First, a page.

Honey-Glazed Mushrooms and Gorgonzola with Fried Polenta

DSC03823Oh dang! Life doesn’t get much better than taking a morning walk to gather the mushrooms of the season, then returning home to a fire-warmed house, a jammin’ record player, and a cozy kitchen to cook up said mushrooms.  Especially when the mushroom recipe experimentation is inspired by a honey-glazed version dined upon recently at our local restaurant, the fine dining establishment at Alexander’s Lodge.  I took note, and this is what I came up with.

While I experimented with the DSC04004honey glaze and worked up the polenta, I danced around to Black Keys’ El Camino, the 7th studio album by the band hailing from Akron, Ohio, following hot on the tails of the band’s commercial breakout with Brothers.  This two piece fronted by Dan Auerbach (who has done incredible solo releases as well), worked with Danger Mouse as a co-producer on this record; this was the pair’s third collaboration with the famous producer (who in part, broke out famously on the music scene with his release of The Grey Album, combining vocals from Jay-Z’s The Black Album with instrumentals with The Beatles’ White Album.  How cool is that?). The Black Keys stay true to their blues-influenced garage rock style on El Camino, and the driving guitars will ensure that your cooking involves a full-on kitchen shake down session.  Call that your special ingredient.


  • 1 cup dried polenta (I always double the polenta and use for other recipes during the week)
  • 2 tbsp oil for frying (I used coconut)
  • 3 tbsp butter
  • 2 tbsp green onions
  • 1/4 cup vegetable broth
  • 2 tbsp local organic honey (always purchase locally if you don’t have your own bees; most of the “honey” sold as “100% honey” in stores is actually a chemical concoction, often from China)
  • 2 tbsp balsamic vinegar
  • 1/3 cup Gorgonzola cheese
  • Salt and pepper to taste
  • 1 pound light mushrooms (I used Hericium corralloides a.k.a. comb tooth, or possibly Hericium abietis a.k.a bear’s head, harvested the same morning. Don’t fret on the particulars – the Hericium genus of mushrooms is safe to eat, and very easy, on the whole, to identify from other types of mushrooms).


  • Pre-heat oven to 350°.
  • Boil 3 cups of water with 1/2 tsp. salt.  When water comes to a boil, add polenta and reduce to a simmer.  Cook for 5 minutes, stirring at least once, then remove from heat. DSC03801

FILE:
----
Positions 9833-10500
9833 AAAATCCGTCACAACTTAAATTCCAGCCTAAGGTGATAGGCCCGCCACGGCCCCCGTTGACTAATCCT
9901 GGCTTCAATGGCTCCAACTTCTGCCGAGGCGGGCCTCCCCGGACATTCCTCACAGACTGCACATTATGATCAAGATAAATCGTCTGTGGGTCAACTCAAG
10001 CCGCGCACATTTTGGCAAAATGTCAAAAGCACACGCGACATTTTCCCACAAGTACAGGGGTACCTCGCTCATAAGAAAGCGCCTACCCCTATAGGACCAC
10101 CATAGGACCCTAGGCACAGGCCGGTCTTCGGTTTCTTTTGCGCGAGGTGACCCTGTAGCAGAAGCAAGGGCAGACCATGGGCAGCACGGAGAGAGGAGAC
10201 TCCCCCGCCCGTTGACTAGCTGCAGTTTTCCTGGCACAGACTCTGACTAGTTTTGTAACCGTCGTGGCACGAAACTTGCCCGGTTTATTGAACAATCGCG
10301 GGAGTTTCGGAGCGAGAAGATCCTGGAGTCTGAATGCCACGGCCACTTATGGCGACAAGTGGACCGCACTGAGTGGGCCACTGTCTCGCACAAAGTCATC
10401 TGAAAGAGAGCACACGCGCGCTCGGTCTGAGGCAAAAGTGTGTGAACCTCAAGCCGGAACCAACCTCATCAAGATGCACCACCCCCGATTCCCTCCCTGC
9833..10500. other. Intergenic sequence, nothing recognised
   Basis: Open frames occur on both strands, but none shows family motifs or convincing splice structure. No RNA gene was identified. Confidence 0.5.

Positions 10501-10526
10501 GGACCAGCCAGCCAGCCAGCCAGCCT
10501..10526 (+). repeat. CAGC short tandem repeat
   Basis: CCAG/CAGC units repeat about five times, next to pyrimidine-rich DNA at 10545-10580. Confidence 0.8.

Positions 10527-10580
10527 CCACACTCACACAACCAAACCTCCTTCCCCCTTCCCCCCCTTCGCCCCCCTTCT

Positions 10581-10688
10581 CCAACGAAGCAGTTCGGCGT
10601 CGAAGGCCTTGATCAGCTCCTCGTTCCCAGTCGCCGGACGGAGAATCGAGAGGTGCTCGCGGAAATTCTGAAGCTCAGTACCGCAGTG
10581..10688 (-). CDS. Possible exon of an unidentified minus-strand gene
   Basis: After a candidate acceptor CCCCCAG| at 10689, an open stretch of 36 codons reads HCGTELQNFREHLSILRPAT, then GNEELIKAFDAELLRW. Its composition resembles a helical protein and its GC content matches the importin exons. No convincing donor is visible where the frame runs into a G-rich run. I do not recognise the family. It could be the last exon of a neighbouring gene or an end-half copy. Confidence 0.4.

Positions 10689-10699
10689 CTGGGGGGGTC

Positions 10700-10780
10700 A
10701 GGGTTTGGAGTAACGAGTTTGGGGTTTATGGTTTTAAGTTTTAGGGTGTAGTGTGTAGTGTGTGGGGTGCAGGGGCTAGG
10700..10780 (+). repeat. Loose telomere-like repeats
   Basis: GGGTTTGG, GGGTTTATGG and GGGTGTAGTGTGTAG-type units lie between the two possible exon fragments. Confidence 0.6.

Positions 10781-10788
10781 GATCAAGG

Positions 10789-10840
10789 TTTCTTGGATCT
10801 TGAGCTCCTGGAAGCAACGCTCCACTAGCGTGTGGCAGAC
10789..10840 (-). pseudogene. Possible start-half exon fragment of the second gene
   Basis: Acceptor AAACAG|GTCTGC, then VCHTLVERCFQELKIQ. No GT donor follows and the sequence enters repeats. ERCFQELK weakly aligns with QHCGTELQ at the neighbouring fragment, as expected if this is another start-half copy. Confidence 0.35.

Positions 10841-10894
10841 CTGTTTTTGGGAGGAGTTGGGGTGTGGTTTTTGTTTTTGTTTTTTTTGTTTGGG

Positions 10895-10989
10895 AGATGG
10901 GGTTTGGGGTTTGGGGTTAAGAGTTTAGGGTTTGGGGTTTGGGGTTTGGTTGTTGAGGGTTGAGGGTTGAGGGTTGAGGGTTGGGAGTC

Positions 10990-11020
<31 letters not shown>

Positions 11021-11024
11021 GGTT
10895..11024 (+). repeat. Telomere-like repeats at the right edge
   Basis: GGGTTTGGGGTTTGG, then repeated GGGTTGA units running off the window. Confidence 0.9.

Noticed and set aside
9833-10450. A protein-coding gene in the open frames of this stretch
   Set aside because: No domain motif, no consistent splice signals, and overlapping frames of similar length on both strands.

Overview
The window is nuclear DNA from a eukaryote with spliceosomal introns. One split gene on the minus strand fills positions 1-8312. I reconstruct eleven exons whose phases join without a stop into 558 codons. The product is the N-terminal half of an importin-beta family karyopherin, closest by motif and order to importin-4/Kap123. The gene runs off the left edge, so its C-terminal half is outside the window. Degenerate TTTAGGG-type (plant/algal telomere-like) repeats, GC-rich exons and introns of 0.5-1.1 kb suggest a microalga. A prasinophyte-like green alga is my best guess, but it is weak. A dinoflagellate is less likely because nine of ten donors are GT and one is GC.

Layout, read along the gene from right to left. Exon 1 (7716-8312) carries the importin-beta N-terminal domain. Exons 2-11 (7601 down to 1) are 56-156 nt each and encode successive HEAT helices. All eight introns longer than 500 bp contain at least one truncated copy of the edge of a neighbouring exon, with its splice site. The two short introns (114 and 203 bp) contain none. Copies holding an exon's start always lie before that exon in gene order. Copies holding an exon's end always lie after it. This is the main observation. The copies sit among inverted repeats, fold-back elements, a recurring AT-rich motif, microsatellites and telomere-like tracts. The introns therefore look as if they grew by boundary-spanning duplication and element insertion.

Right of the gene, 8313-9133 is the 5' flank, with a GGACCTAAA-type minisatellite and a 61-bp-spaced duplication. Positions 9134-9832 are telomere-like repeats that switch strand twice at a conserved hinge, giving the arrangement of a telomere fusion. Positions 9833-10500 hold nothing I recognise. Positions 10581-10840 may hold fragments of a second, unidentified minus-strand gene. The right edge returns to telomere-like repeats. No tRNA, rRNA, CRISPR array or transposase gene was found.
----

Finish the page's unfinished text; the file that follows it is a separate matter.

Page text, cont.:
• Spread polenta into a greased 8″ x 8″ pan. Use a spatula to spread polenta as evenly and smoothly as possible. *I use a 9″ x 13″ and double the polenta recipe, using the leftovers as a side dish for other meals during the week.  
  • Bake in the oven for 10 minutes.  Remove from oven, and let cool to harden. DSC03804
  • In the meantime, begin working on your mushrooms.  Cut mushrooms into long, thin strips.  *With chantrelles, this can be done by just gently tearing and pulling the mushrooms with your fingers.  This makes a beautiful presentation, and the mushrooms only need to cook for a few minutes. DSC03814
  • Place butter in saucepan on medium heat until melted, then add mushrooms, green onions, and a few tsp. salt.  Cook until water has cooked out of mushrooms and evaporated, which will vary between types of mushrooms.  *Lower-moisture mushrooms like crimini will take about five minutes, whereas  more watery mushrooms like chantrelles, comb tooth mushrooms, or lion’s mane will take closer to ten.
  • Add vegetable broth, honey, and balsamic vinegar, and cook down to a glaze (approximately 10 minutes). DSC03815
  • As mushrooms cook, cut baked polenta into serving-sized pieces.  I chose to do mine 2″ by 4″, knowing that we’d probably eat more, but this size would be visually appealing.  If you are doing this as a side dish for guests, I’d go even narrower – perhaps 1″ or 1.5″ by 4.” Cutting them on the diagonal would also be a visually appealing option. DSC03817
  • Heat coconut oil in frying pan or cast iron pan, and place 4 pieces of polenta in pan to fry once oil starts popping.  Fry for 3-4 minutes each side, so the polenta begins to crisp. The color won’t change, but the polenta will be hot and crisp to the touch.
  • Plate the polenta, and sprinkle with 2 tbsp. Gorgonzola cheese per polenta slice.
  • Scoop approximately 1/4 cup of mushrooms over each polenta slice, and serve as an entre, or as a side.



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